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Ærøskøbing (Danish pronunciation: [ˈeːˌʁøˀsˌkʰøˀpe̝ŋ]) is a town in central Denmark, located in Ærø Municipality on the island of Ærø. The suffix -købing means a trade town in the languages that derive from Old Norse.
|Region||Southern Denmark (Syddanmark)|
|Earliest evidence||12th century|
|• Mayor||Jørgen Otto Jørgensen|
Ærøskøbing's houses and streets are delicately restored to retain the character of the olden days. Most of them are one story tall, and the oldest ones date back to 1645.
In the old part of the town are many fine examples of the work of skilled bricklayers, carpenters, and blacksmiths. Behind the idyllic façade of the town is a live and active town that has solved successive generations' housing needs for centuries.
From about 1250 Ærøskøbing was the centre for the island's commercial and maritime trade. A fire in 1629 destroyed a large number of houses, but after this the town experienced a renaissance. Old houses were rebuilt, but also new, larger houses were erected in styles owing much to traditions from Funen, northern Germany and the duchy of Schleswig, under which Ærø was incorporated until 1864, when Ærø was transferred to Denmark (de jure in 1867). The town as it is today illustrates a continuous building culture that has developed over several centuries.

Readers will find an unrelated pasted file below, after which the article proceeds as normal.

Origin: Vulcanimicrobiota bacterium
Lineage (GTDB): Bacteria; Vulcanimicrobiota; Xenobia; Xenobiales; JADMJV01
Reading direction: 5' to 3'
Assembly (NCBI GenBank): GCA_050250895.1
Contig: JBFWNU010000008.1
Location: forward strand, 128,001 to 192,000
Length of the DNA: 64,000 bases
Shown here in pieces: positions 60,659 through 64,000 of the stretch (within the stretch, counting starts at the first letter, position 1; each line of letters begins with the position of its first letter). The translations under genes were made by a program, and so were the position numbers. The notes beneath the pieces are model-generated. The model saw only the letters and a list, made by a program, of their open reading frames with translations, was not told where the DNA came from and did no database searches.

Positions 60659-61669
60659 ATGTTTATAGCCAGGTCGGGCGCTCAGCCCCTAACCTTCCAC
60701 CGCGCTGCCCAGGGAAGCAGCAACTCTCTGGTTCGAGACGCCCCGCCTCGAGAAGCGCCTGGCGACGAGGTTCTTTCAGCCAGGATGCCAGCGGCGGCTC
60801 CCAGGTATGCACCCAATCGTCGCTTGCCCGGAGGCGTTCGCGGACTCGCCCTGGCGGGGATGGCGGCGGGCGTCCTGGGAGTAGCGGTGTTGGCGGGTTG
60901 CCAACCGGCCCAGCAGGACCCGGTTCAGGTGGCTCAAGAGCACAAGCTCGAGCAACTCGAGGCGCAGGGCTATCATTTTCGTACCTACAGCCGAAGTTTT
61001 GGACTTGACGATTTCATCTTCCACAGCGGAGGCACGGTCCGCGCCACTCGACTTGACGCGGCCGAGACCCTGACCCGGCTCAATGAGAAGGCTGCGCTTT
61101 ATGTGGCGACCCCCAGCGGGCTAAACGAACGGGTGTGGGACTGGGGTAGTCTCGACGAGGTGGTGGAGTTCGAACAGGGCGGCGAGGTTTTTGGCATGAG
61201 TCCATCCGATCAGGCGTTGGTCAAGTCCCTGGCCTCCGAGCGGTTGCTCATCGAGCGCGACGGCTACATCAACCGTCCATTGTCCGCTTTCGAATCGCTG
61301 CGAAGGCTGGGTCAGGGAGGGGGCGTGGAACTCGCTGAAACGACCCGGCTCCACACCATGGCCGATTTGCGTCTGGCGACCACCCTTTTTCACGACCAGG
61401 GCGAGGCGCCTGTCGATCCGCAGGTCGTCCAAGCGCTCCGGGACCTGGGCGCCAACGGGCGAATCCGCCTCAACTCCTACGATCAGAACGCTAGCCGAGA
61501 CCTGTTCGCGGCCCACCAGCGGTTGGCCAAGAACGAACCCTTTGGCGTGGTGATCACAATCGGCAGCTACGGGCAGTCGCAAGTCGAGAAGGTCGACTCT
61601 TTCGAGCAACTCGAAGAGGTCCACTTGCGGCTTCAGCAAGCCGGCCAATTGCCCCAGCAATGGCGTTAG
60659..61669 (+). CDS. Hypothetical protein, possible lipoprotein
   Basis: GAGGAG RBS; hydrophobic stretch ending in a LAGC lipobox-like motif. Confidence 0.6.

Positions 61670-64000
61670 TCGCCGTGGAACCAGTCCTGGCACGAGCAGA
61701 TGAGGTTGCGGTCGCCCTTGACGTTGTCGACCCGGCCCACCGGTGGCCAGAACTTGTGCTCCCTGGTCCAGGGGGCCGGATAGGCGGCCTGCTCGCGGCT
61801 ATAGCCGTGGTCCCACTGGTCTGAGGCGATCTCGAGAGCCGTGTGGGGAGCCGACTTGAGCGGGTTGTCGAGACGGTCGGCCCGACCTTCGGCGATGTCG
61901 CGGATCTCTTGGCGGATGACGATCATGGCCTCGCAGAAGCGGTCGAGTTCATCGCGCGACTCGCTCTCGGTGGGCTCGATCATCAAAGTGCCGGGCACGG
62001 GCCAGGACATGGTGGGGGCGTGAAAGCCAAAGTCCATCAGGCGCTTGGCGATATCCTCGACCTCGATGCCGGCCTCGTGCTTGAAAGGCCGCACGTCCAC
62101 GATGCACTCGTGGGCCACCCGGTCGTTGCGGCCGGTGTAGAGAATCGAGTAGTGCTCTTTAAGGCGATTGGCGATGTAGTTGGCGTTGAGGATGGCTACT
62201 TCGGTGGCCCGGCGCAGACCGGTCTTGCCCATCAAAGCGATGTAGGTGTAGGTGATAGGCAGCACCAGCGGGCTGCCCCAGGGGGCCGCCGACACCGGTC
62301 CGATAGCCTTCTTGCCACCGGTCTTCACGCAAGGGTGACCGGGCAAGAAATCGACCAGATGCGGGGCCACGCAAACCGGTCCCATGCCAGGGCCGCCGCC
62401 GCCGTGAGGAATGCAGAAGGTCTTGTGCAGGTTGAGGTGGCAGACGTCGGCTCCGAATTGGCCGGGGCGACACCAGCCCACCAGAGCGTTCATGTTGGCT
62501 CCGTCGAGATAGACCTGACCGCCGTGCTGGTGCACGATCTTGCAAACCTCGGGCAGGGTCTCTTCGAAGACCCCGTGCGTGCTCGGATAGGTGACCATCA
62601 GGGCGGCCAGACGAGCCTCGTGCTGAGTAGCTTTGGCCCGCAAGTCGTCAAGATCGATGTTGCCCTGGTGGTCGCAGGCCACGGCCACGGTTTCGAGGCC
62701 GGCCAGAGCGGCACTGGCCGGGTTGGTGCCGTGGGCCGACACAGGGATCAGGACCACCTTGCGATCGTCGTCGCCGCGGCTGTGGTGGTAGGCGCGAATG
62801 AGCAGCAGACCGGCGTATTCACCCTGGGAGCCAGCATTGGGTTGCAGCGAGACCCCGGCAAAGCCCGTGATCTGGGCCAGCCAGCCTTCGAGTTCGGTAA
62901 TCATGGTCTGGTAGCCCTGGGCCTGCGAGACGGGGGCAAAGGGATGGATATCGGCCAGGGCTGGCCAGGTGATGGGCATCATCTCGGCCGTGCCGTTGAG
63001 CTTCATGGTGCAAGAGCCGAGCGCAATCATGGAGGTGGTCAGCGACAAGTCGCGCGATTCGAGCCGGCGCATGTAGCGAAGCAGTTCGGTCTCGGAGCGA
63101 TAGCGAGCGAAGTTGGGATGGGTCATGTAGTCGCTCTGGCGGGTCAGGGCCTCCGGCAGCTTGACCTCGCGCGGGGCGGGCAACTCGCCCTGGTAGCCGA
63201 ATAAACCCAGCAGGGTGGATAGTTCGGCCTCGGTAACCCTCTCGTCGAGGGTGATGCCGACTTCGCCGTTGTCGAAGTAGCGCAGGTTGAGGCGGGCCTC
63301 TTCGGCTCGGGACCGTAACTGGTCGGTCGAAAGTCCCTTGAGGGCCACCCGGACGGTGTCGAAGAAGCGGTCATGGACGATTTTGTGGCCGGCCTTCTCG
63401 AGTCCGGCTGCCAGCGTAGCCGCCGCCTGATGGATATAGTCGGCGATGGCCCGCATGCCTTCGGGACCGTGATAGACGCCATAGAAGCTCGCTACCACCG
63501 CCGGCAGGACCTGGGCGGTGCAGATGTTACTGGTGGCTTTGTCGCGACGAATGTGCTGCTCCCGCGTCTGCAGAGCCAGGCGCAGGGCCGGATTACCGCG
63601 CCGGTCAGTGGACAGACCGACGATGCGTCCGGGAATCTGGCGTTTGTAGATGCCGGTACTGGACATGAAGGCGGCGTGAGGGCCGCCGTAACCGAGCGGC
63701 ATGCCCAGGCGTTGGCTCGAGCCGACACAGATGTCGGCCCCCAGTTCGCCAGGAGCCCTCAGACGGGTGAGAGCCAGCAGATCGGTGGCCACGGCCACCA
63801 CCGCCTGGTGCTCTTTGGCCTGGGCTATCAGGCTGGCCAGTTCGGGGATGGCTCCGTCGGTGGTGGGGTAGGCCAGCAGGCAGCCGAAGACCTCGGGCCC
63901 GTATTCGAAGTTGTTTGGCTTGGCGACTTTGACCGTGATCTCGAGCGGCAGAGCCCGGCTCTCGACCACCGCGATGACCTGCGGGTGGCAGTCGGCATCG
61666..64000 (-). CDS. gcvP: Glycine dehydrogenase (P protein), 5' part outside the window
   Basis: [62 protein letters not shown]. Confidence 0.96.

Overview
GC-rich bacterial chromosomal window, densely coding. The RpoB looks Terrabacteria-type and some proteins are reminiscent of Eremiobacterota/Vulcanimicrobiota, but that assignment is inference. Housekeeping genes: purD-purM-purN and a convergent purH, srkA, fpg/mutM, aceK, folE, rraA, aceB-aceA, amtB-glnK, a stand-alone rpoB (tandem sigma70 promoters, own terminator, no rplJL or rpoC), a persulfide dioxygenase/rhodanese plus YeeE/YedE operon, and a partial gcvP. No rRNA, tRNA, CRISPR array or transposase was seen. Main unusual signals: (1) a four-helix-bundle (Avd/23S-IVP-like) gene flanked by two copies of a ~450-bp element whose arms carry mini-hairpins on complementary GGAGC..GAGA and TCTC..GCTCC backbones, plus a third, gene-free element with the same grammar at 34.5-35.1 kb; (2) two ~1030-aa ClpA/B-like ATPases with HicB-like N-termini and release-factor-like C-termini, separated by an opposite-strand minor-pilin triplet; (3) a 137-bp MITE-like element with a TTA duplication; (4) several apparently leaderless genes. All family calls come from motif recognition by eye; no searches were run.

Ærøskøbing Church at the market square is the third church on that location and on the square are the two old town pumps that supplied the town with water right up until 1952.
The Prior's house from 1690 is one of the town's oldest dated buildings. It was purchased and restored in 1917 by Alexis Prior.
The old harbour has been enlarged by a new marina and the beach at Vesterstrand with its colourful little beach huts is only a few minutes' walk from the town and the harbour.
The cook house: Until the middle of the nineteenth century it was forbidden to cook over an open fire on a ship moored in the harbour. The danger of fire on wooden ships was simply too great and the town cook house was built to serve as the harbour cooking facility. The small, whitewashed building is from 1810. The Ærøskøbing Association helped with its restoration in 2001, and now again it serves its original purpose as a place where yachtsmen can prepare food.
The town windmill (of Dutch origin from 1848) has become a landmark for the town, and is approached from the south by the main road.
Twin towns – Sister citiesEdit
Ærøskøbing is twinned with:
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